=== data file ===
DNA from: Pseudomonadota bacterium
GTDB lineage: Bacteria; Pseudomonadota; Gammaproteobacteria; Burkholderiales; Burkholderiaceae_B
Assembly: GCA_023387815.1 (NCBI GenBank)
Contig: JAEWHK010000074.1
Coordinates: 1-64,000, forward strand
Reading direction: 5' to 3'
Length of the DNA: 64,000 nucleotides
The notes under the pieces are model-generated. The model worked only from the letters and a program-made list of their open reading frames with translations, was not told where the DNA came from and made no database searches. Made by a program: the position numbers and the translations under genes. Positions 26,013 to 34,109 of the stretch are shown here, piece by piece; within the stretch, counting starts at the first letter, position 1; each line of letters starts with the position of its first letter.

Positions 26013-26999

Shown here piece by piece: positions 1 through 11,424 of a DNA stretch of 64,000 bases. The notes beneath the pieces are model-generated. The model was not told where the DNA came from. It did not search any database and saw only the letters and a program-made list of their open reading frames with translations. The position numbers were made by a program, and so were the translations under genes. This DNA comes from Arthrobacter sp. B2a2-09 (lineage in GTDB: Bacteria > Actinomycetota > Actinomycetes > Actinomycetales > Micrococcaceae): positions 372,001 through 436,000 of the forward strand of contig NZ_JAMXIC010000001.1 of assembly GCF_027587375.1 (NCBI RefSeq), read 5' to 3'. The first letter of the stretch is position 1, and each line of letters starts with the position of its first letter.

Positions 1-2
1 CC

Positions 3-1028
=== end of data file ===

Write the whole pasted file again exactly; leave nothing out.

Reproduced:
DNA from: Pseudomonadota bacterium
GTDB lineage: Bacteria; Pseudomonadota; Gammaproteobacteria; Burkholderiales; Burkholderiaceae_B
Assembly: GCA_023387815.1 (NCBI GenBank)
Contig: JAEWHK010000074.1
Coordinates: 1-64,000, forward strand
Reading direction: 5' to 3'
Length of the DNA: 64,000 nucleotides
The notes under the pieces are model-generated. The model worked only from the letters and a program-made list of their open reading frames with translations, was not told where the DNA came from and made no database searches. Made by a program: the position numbers and the translations under genes. Positions 26,013 to 34,109 of the stretch are shown here, piece by piece; within the stretch, counting starts at the first letter, position 1; each line of letters starts with the position of its first letter.

Positions 26013-26999

Shown here piece by piece: positions 1 through 11,424 of a DNA stretch of 64,000 bases. The notes beneath the pieces are model-generated. The model was not told where the DNA came from. It did not search any database and saw only the letters and a program-made list of their open reading frames with translations. The position numbers were made by a program, and so were the translations under genes. This DNA comes from Arthrobacter sp. B2a2-09 (lineage in GTDB: Bacteria > Actinomycetota > Actinomycetes > Actinomycetales > Micrococcaceae): positions 372,001 through 436,000 of the forward strand of contig NZ_JAMXIC010000001.1 of assembly GCF_027587375.1 (NCBI RefSeq), read 5' to 3'. The first letter of the stretch is position 1, and each line of letters starts with the position of its first letter.

Positions 1-2
1 CC

Positions 3-1028